(HC) Wheeler v. Lizarraga, No. 2:2015cv01629 - Document 19 (E.D. Cal. 2018)

Court Description: FINDINGS and RECOMMENDATIONS signed by Magistrate Judge Deborah Barnes on 12/3/2018 RECOMMENDING that this action be summarily dismissed for failure to state a claim upon which relief may be granted. Referred to Judge Morrison C. England, Jr. Objections due within 14 days after being served with these findings and recommendations. (Huang, H)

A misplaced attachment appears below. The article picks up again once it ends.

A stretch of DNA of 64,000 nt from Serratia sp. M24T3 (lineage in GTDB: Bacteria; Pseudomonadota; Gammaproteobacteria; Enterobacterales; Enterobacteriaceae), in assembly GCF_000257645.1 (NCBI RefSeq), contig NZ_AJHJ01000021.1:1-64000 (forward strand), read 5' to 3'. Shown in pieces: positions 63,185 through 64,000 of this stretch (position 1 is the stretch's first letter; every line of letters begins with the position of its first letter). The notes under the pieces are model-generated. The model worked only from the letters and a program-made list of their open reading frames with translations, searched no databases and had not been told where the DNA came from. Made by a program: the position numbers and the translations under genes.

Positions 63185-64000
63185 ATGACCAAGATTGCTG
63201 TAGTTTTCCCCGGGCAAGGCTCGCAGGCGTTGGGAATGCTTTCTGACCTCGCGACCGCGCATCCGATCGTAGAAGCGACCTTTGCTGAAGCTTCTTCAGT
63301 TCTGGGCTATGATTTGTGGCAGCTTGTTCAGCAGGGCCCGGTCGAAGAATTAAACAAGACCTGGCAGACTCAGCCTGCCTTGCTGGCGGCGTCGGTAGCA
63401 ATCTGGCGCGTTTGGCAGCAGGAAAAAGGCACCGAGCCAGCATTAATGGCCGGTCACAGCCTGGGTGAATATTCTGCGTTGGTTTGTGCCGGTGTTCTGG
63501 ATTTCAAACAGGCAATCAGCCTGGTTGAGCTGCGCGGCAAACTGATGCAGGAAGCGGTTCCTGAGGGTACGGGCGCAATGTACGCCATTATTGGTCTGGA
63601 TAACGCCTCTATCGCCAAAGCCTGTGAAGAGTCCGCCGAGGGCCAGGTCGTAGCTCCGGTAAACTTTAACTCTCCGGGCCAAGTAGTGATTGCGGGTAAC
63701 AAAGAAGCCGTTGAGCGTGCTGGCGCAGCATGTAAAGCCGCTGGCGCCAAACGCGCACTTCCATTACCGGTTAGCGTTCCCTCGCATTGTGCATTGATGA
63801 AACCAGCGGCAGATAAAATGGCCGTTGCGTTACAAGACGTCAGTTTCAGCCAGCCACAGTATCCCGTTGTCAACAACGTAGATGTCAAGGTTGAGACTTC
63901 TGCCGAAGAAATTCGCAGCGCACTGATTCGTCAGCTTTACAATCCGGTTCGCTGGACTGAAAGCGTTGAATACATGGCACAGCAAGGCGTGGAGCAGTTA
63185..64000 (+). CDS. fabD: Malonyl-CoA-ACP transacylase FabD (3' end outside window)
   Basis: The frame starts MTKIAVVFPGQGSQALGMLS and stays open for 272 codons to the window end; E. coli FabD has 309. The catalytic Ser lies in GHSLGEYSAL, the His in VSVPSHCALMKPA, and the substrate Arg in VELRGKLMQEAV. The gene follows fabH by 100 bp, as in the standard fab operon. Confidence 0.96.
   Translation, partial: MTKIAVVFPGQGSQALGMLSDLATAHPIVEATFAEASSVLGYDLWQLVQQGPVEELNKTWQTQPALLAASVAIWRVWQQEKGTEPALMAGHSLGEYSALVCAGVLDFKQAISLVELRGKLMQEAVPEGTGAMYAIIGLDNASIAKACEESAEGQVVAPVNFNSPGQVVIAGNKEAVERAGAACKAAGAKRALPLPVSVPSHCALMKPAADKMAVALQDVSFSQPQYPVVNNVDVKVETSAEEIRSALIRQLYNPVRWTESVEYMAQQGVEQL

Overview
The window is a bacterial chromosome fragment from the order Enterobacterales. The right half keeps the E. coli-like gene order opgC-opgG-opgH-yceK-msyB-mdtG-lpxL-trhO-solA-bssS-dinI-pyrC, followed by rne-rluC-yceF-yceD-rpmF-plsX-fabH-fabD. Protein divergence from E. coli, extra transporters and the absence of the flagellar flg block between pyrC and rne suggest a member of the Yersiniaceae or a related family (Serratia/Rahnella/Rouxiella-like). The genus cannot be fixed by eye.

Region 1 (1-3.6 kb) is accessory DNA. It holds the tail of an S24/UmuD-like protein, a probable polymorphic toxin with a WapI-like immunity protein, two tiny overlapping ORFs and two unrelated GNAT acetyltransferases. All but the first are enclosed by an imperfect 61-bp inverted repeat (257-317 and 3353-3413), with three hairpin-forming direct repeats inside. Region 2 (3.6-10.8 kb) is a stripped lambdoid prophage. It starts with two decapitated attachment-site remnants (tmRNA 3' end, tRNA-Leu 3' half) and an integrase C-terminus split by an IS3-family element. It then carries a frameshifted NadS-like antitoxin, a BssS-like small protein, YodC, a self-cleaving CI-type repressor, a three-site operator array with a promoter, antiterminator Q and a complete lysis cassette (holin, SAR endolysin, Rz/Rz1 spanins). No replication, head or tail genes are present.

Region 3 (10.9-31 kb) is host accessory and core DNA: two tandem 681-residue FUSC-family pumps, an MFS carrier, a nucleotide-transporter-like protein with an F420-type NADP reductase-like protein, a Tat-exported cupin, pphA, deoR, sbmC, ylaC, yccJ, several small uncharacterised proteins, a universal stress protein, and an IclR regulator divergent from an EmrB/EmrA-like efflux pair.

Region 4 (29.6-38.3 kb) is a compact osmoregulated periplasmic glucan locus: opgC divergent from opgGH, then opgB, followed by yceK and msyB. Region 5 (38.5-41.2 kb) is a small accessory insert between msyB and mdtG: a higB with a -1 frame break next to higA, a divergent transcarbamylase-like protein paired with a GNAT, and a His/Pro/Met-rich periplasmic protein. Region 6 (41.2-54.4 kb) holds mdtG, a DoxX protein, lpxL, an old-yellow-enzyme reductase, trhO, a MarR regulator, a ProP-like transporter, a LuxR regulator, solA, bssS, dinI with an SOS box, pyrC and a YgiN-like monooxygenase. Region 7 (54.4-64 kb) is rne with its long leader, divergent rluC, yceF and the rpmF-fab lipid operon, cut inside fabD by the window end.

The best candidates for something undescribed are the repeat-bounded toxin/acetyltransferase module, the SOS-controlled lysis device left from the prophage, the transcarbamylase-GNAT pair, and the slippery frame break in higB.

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1 2 3 4 5 6 7 8 UNITED STATES DISTRICT COURT 9 FOR THE EASTERN DISTRICT OF CALIFORNIA 10 11 WILLIE WHEELER, 12 Petitioner, 13 14 No. 2:15-cv-1629 MCE DB P v. FINDINGS AND RECOMMENDATIONS JOE LIZARRAGA, WARDEN, 15 Respondent. 16 Petitioner, a state prisoner proceeding pro se and in forma pauperis, has filed an 17 application for a writ of habeas corpus pursuant to 28 U.S.C. § 2254. The matter was referred to 18 a United States Magistrate Judge pursuant to 28 U.S.C. § 636(b)(1)(B) and Local Rule 302. 19 I. PROCEDURAL HISTORY 20 On July 30, 2015, petitioner filed a petition for writ of habeas corpus. (ECF No. 1). 21 Thereafter, the matter was reassigned to the undersigned on August 2, 2016. (ECF No. 12). The 22 petition was screened, and on May 23, 2017, after finding that the petition was overly vague and 23 did not state a cognizable claim (see ECF No. 14 at 3), petitioner was directed to file a first 24 amended petition. (ECF No. 14). On June 15, 2017, petitioner filed an amended petition. (ECF 25 No. 17). The court screens it herein. 26 //// 27 //// 28 1 1 II. 2 RELEVANT FACTS In the first amended petition, petitioner states the following: On November 6, 2012, he 3 was convicted of conspiracy to bring a controlled substance into prison in violation of California 4 Penal Code §§ 182(a)(1) and 4573. (See generally ECF No. 17 at 1). As a result, he was 5 sentenced to thirty-two months in prison, pursuant to California Penal Code §§ 1170.12(a)-(d) 6 and 667(b)-(i). (See ECF No. 17 at 6). On September 28, 2014, California’s Fair Sentencing Act was approved by Governor 7 8 Brown and filed with the Secretary of State. (See ECF No. 17 at 8). The Act, petitioner argues, 9 prohibits a grant of probation or the suspension of sentence of someone who was convicted of 10 either possessing for sale or of selling a substance containing 28.5 grams of a controlled 11 substance. (See ECF No. 17 at 8). However, because petitioner was convicted of violating 12 Section 4573 with only 24.09 grams of heroin – which is less than the Act’s new 28.5-gram level 13 cap – he contends that he is eligible for either a grant of probation or for a suspension of his 14 sentence. (See ECF No. 17 at 8). 15 III. LEGAL STANDARDS 16 Rule 4 of the Habeas Rules Governing Section 2254 Cases requires the court to 17 summarily dismiss a habeas petition “[i]f it plainly appears from the petition and any attached 18 exhibits that the petitioner is not entitled to relief in the district court.” A person in custody 19 pursuant to the judgment of a state court can obtain a federal writ of habeas corpus “only on the 20 ground that he is in custody in violation of the Constitution or laws or treaties of the United 21 States.” 28 U.S.C. § 2254(a). Federal habeas relief is not available for alleged errors of state law. 22 28 U.S.C. § 2254(a); Middleton v. Cupp, 768 F.2d 1083, 1085 (9th Cir. 1985); Lewis v. Jeffers, 23 497 U.S. 764, 780 (1990). 24 It is not the province of a federal habeas court to re-examine state-court determinations on 25 state-law questions. Estelle v. McGuire, 502 U.S. 62, 68 (1991). Absent a showing of 26 fundamental unfairness, a state court’s misapplication of its own sentencing laws does not justify 27 federal habeas relief. Christian v. Rhode, 41 F.3d 461, 469 (9th Cir. 1994). 28 2 1 2 III. DISCUSSION Petitioner contends that under California’s Fair Sentencing Act, his sentence is 3 unconstitutional, and that as a result, he should be resentenced. (ECF No. 17 at 6-8). It appears 4 that he has appealed his sentence, that he has made these arguments in the state appellate courts, 5 and that all of his state appeals have been denied. (See generally ECF No. 17 at 2) (petitioner’s 6 state appellate history). Although petitioner uses the word “unconstitutional” in the instant 7 petition, the use of that word alone does not transport his claim, which solely questions the 8 propriety of the application of state law, into the realm of claims properly subject to federal 9 habeas review. See, e.g., Hill v. Lizzaraga, No. 15-cv-6132 BRO AJW, 2015 WL 8923107, at *2 10 (C.D. Cal. Nov. 2, 2015) (addressing petitioner’s claims related to state application of 11 California’s Fair Sentencing Act and finding state sentencing issues generally not cognizable in 12 federal habeas action). Furthermore, petitioner has not shown that the state court misapplied its 13 own sentencing laws and that any application of the law was fundamentally unfair. See generally 14 Christian, 42 F.3d at 469. 15 In sum, the petition is not properly before this court, and it fails to state a claim upon 16 which relief may be granted. See 28 U.S.C. § 1915(e)(2)(B)(ii). When it is clear that a petition 17 lacks merit, the court may dismiss it. See O’Bremski v. Maass, 915 F.2d 418, 420 (9th Cir. 18 1990), cert. denied, 48 U.S. 1096 (1991) (stating Rule 4 of Rules Governing Section 2254 19 explicitly allows district court to summarily dismiss petition on merits when no claim for relief 20 stated) (citation omitted). 21 22 23 Accordingly, IT IS HEREBY RECOMMENDED that this action be summarily dismissed for failure to state a claim upon which relief may be granted. See 28 U.S.C. § 1915(e)(2)(B)(ii). These findings and recommendations are submitted to the United States District Judge 24 assigned to the case, pursuant to the provisions of 28 U.S.C. § 636(b)(1). Within fourteen days 25 after being served with these findings and recommendations, petitioner may file written 26 objections with the court. Such a document should be captioned “Objections to Magistrate 27 Judge’s Findings and Recommendations.” Failure to file objections within the specified time 28 may waive the right to appeal the District Court’s order. Turner v. Duncan, 158 F.3d 449, 455 3 1 (9th Cir. 1998); Martinez v. Ylst, 951 F.2d 1153 (9th Cir. 1991). In his objections petitioner may 2 address whether a certificate of appealability should issue in the event he files an appeal of the 3 judgment in this case. See 28 U.S.C. § 2253(c)(2). 4 Dated: December 3, 2018 5 6 7 8 9 DLB:13 DB/ORDERS/ORDERS.PRISONER.HABEAS/whee1629.scrn.fap.f&r 10 11 12 13 14 15 16 17 18 19 20 21 22 23 24 25 26 27 28 4